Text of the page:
For women who are unable to carry a child gestational carriers are a blessing. As you know, when a couple uses a gestational carrier the embryo is theirs; the womb belongs to someone else.
A gestational carrier is not like an egg donor or what used to be called a surrogate. She does not contribute any DNA to the child.
It is not a new practice. It has been used successfully for many years now.
It is new, to me at least, when a woman who is capable of carrying a child chooses not to do so because pregnancy would interfere with her career.
Yesterday, a woman wrote to Emily Yoffe, aka Dear Prudence, to ask how she should behave at a baby shower for a woman whose child was being carried by what, in this case, is being called a surrogate carrier.
My sister-in-law is dedicated to her career and she is using a surrogate to have a baby. They are doing this because they want a biological child but my sister-in-law does not want to take time off work to have a normal childbirth. Last week I was invited to a baby shower via Evite where you can see the other guests. The surrogate will be attending this shower with my sister-in-law and assorted guests. I guess I am old fashioned, because this all seems very awkward to me. I completely respect and understand using a surrogate if there are fertility problems, but that is not the case here. I'm also not sure what to say or how to act to either the surrogate or my sister-in-law at the shower. I plan to attend this shower because my sister-in-law has always been supportive of me and my children, but I am not sure what to say or how to act in this unorthodox situation.
Yoffe responds sensibly that the woman should act graciously, as she would at any other baby shower.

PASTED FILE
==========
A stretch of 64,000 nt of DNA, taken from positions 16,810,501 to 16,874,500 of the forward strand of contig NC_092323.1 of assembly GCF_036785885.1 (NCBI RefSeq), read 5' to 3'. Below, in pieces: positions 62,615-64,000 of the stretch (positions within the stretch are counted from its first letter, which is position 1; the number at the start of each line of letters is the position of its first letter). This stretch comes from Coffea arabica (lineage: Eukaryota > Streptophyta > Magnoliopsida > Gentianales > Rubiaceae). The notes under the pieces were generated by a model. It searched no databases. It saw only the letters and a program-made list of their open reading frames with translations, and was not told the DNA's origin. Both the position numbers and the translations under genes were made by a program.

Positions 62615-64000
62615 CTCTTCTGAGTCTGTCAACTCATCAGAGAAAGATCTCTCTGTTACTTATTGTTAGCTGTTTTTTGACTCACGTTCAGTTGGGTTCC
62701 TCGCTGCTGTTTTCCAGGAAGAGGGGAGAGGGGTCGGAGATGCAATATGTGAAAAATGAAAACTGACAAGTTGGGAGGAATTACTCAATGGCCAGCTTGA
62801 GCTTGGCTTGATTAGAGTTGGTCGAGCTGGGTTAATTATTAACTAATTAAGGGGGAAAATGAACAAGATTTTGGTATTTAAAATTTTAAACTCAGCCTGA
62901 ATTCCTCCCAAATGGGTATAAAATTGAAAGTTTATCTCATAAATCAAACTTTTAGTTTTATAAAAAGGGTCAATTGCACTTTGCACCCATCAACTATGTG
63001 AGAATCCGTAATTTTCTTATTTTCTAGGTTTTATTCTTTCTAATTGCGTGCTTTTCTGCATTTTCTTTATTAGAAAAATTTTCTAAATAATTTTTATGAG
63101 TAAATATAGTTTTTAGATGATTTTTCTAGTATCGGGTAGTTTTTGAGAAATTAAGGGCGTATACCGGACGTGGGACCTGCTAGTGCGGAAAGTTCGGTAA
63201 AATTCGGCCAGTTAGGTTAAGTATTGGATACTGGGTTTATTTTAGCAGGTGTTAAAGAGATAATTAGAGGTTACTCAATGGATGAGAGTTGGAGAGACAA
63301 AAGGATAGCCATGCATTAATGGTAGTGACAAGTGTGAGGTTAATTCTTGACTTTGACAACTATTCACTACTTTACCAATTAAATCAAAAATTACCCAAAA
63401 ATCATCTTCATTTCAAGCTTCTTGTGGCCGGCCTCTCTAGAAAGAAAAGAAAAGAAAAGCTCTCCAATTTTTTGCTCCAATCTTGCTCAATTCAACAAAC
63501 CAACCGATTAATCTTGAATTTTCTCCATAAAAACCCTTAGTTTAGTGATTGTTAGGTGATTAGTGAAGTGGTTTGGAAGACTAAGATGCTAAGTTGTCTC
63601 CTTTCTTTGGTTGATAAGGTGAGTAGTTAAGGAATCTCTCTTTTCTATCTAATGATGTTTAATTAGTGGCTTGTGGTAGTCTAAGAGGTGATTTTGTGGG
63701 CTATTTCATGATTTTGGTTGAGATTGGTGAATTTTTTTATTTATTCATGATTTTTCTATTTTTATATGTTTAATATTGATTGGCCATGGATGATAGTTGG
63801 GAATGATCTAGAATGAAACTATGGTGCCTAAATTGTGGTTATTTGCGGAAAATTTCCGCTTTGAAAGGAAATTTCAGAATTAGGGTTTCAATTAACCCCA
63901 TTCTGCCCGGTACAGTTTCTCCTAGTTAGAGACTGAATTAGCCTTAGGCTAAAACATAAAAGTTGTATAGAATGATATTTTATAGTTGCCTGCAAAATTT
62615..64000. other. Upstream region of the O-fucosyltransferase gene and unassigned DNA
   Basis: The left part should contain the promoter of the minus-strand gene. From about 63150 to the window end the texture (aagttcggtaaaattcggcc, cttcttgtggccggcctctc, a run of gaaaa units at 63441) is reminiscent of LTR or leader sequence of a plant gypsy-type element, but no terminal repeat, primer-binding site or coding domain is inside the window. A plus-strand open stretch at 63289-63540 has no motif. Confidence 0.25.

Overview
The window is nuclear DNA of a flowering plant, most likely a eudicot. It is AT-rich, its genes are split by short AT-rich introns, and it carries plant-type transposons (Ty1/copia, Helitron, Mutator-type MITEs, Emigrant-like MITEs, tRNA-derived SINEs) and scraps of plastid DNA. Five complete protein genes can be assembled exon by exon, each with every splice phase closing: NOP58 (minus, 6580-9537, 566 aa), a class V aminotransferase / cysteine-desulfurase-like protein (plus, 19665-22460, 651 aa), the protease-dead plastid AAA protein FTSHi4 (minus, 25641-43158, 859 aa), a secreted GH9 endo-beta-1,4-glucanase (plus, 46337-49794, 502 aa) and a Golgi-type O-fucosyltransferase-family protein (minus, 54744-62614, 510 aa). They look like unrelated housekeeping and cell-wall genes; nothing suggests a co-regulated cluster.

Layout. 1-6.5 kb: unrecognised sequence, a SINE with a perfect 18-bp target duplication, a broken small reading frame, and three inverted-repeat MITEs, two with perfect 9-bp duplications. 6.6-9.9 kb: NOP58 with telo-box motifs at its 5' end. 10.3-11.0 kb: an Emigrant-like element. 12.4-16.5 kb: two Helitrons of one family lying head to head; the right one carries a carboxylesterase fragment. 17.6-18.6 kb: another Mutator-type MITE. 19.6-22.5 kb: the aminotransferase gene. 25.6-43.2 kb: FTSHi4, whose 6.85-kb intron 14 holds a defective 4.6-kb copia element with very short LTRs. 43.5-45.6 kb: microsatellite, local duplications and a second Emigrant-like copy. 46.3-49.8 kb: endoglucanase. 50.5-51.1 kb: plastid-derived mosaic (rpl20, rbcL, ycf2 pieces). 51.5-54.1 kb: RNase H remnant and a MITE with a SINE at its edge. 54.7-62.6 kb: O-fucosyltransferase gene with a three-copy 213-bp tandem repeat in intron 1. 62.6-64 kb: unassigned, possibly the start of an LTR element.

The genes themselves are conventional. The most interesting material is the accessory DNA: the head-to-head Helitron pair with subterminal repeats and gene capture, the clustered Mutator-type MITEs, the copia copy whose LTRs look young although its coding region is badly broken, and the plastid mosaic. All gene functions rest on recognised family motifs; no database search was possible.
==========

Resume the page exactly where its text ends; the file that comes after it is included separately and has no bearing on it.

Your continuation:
Then she adds:
I will say that if not wanting to take time away from the office is truly the sole reason your sister-in-law hired someone to bear her child, I have doubts about her interest in actual motherhood. However that's not the issue here. The issue is behaving politely at a shower. Surely you don't need advice on doing that.
Yoffe is especially right to raise the more important issue here: not just that this woman is unlikely to allow motherhood to interfere with her ambition, but that other women will surely find her decision to be vaguely disquieting.
Yoffe also raises the possibility that the woman might have another reason for using a gestational carrier. For all we know she might be phobic about childbirth or might be afraid of what pregnancy will do to her girlish figure.
Since we all accept the use of gestational carriers when there is no other way to bear a child, we are apparently also supposed to nod our acceptance when a woman states openly that she wishes to have a child like a man does. Beyond contributing some genetic material, this woman is saying that she will deny herself the joy and the pain of gestation in order to do it as the guys do it. She has voluntarily unsexed herself.
In some ways this is simply the logical outcome of the feminist war against women.
When a woman who cannot carry to term chooses a gestational carrier she is showing a very strong motivation to be a mother. Yet, when a woman chooses a gestational carrier because she believes that pregnancy will interfere with her career, she is demonstrating the opposite attitude toward motherhood: it is an inconvenience she would rather avoid.
For her motherhood merely concerns transmitting genes; nothing more or less.
Also, her actions tell us that she belongs in the 1%. It takes a lot of disposable income to hire a gestational carrier. Hiring nannies and sitters to bring up your child, as she seems destined to do, is also a very expensive undertaking.
A woman who cannot have a child any other way would be understandably willing to incur the expense. She and her husband would see it as a worthwhile sacrifice.
Yet, when a woman who can have a child naturally calculates that the experience will put her at a competitive disadvantage on the job, then she has reduced childbearing to a pure calculation.
We do not yet know if it is a trend. We do not know whether we are seeing the emergence of a new class of unsexed careerist women who can rent other women’s wombs in order to spare themselves the inconvenience of pregnancy. For them, exactly what does it mean to be a woman?